How to Keep Your Energy and Mental Health in Check During Quarantine

By Neha O’Rourke

Life is all of a sudden very different. 

Whether you are on state or locally mandated quarantine or a self-directed quarantine — it’s safe to say that nowadays, we’re spending a lot of downtime in our homes and with ourselves for an extended period of time. With so much rapid change happening in the news cycle, industries coming to a halt, jobs being either cut, scaled back, or shifted to remote status, uncertainty in the external is at an extremely high vibration.

This is leaving many with a surge of energy that is very likely soaring in multiple directions at once, leaving our emotional and mental health in an entirely new state. On a basic level, some would describe this as feelings of stir crazy, restlessness, boredom, and many more familiar emotions or feelings related to the now. 

As a coach, I view it as my responsibility to continue to remain front row for women as they make strides in better understanding themselves, reclaiming power (and energy) in their lives, and brings what matters most to them to the forefront.

Here are some tips and homework items on how to keep your energy and mental health in check during quarantine:

1. Know that you are in control —and let go of the rest

You can’t control what’s going on around you, but you can control your thoughts, actions, and choices: keep up your hygiene, choose where you interact, take preventative measures, etc. From there, recognize that other things are out of your hands and worrying about that will not serve you. Your worrying will actually cause stress, which we know has negative effects on immunity. ⁣

Take breaks from watching, reading, or listening to news stories, including social media. Hearing about the pandemic repeatedly can be upsetting.

Focus on the things that are in your control and that will be constructive for your energy.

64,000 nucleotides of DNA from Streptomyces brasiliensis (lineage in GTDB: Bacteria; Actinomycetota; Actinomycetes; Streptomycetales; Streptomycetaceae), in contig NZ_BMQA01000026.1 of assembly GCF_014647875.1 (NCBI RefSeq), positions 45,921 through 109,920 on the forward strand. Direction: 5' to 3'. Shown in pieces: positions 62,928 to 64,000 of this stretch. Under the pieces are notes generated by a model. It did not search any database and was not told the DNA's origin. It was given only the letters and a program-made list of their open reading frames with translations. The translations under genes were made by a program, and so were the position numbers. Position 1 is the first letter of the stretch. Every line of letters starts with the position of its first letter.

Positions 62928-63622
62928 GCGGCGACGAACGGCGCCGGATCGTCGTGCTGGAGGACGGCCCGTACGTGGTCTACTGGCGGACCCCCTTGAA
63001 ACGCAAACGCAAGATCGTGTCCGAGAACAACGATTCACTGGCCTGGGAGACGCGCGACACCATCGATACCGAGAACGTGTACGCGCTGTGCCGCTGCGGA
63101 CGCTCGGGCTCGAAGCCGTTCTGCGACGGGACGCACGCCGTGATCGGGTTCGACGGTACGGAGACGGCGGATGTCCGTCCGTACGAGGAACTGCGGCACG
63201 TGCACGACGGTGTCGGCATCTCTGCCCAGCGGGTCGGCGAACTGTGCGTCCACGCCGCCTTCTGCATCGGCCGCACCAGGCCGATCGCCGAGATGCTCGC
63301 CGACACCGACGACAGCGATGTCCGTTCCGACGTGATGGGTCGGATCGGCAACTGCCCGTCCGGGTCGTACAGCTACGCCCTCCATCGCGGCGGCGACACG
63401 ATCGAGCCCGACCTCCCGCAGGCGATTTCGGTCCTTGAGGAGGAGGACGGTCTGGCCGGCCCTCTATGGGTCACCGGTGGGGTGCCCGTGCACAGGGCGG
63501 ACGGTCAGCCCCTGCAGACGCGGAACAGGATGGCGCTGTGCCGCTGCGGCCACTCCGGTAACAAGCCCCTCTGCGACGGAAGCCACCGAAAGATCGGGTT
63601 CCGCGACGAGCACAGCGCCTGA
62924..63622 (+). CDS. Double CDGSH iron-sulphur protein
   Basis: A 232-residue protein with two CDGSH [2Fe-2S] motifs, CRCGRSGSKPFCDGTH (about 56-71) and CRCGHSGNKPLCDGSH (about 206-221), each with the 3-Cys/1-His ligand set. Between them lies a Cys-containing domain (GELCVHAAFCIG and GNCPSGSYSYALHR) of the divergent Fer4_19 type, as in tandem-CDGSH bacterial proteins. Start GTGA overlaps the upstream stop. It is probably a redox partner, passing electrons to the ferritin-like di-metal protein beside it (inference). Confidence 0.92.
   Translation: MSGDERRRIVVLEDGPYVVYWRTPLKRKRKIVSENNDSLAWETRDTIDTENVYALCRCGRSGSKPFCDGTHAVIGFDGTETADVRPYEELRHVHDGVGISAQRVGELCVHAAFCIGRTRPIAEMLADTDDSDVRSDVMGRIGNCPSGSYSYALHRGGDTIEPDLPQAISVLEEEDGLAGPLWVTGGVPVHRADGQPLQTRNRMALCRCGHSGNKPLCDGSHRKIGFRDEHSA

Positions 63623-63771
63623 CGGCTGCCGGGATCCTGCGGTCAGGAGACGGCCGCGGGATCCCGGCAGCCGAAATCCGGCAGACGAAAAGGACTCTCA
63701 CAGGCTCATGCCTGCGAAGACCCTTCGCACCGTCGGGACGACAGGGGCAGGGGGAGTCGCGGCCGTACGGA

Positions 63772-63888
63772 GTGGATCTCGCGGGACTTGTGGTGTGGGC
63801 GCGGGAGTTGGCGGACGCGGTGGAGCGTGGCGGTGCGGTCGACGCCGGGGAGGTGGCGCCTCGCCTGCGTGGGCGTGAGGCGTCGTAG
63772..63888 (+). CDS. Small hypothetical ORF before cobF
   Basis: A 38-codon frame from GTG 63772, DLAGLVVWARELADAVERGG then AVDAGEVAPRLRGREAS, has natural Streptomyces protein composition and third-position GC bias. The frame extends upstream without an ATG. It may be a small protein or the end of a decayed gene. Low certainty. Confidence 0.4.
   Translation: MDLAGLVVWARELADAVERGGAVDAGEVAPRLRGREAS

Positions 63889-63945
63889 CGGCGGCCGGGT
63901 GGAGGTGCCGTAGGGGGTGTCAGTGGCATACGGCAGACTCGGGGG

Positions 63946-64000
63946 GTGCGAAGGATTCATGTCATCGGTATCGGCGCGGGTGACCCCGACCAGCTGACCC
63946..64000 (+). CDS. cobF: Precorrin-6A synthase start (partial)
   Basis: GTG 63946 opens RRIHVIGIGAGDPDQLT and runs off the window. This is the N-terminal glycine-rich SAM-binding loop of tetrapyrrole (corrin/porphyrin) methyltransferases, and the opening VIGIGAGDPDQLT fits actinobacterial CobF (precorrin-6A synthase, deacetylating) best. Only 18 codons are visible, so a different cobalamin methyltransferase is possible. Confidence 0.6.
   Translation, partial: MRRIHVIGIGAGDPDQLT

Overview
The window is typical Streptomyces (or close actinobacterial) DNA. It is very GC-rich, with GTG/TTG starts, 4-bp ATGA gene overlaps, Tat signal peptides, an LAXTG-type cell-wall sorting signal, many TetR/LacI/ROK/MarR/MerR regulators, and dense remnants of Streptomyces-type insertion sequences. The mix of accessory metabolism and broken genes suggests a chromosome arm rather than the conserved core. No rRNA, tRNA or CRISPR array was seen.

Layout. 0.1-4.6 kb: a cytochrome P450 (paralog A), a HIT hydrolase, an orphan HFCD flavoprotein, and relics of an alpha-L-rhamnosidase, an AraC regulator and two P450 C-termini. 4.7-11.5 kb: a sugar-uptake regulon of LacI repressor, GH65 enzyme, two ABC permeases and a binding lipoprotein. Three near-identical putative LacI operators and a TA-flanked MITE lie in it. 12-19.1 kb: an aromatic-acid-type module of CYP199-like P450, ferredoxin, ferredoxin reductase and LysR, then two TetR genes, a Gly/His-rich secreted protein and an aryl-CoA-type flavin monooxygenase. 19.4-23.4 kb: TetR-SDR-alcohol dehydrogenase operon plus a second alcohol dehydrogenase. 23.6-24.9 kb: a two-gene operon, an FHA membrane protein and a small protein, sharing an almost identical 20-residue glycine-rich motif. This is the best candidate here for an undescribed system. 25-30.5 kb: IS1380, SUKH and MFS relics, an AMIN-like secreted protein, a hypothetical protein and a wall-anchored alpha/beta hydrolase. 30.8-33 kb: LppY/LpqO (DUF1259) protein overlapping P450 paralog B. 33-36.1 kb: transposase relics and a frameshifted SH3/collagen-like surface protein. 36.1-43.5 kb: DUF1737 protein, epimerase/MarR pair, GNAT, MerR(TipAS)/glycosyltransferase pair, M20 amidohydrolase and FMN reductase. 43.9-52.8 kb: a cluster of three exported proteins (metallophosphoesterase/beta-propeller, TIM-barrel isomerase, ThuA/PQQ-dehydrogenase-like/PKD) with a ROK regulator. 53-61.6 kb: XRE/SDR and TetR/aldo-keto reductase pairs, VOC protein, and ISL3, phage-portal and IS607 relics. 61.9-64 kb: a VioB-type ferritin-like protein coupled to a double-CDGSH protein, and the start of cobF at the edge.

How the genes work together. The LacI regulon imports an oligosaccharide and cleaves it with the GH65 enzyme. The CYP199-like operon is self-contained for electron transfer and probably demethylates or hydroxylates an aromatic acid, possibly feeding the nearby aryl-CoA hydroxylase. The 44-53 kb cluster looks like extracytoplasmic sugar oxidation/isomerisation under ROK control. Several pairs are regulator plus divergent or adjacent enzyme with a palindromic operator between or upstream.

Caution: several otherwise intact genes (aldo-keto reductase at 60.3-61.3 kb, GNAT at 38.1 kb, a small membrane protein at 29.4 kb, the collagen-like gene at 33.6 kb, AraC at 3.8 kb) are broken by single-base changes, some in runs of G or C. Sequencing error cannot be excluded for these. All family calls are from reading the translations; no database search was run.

Homework: List five things that you are in control of. Suggested categories are: health/wellness, personal growth, personal environment, etc. (Ex: “I am in control of my health because I am making a point to eat clean during quarantine”)

2. Know that you ALWAYS have a choice

As you move forward in your day, week, career, etc take stock in the choices that you get to make — to not let frustration or adversity define you. A large part of my coaching is helping others identify, and celebrate those choices. We must own our  “gremlins” (a term I use in my coaching practice for “limiting beliefs”) that may be in the way or even prevent you from doing the things you care about. 

Remember that you have the choice to push past the discomfort, know that you won’t be perfect, learn from your mistakes and always just go for it. 

The world needs what you have to offer. 

Homework: List three things you have already subconsciously made choices around. Use an “I” statement. (Ex:  “I chose to not allow imposter syndrome to get in the way of asking for a promotion that I deserved”)

3. Set realistic goals 

Remember those New Year’s Resolutions? Well, this is a great time to revisit, replace, and reset your resolutions and goals. For example, if you’ve barely hit the gym, then saying you’re going to go 5 times a week isn’t realistic. Take the time to really assess what’s going to be realistic and attainable for you. 

Remember: any action, no matter how big or small means you’re going in the right direction and are closer to your goal than you were before. 

Homework: Revisit your goals to ensure they are realistic and attainable. Think about what will serve your energy. 


Neha O’Rourke is an award-winning Career Coach and Founder of Somewhere In Between Coaching, a coaching company that empowers women around the country and across industries in designing a career and life they love. Since founding Somewhere In Between, Neha has served hundreds of women in avoiding career burnout through her signature 1:1 career coaching programs, research-based blog series, and public appearances. 

She was recently named “20 on the Rise” in the coaching category by Honeybook and Rising Tide Society. Her work has been featured in The Chic, Yoga Digest, and Fox 32.

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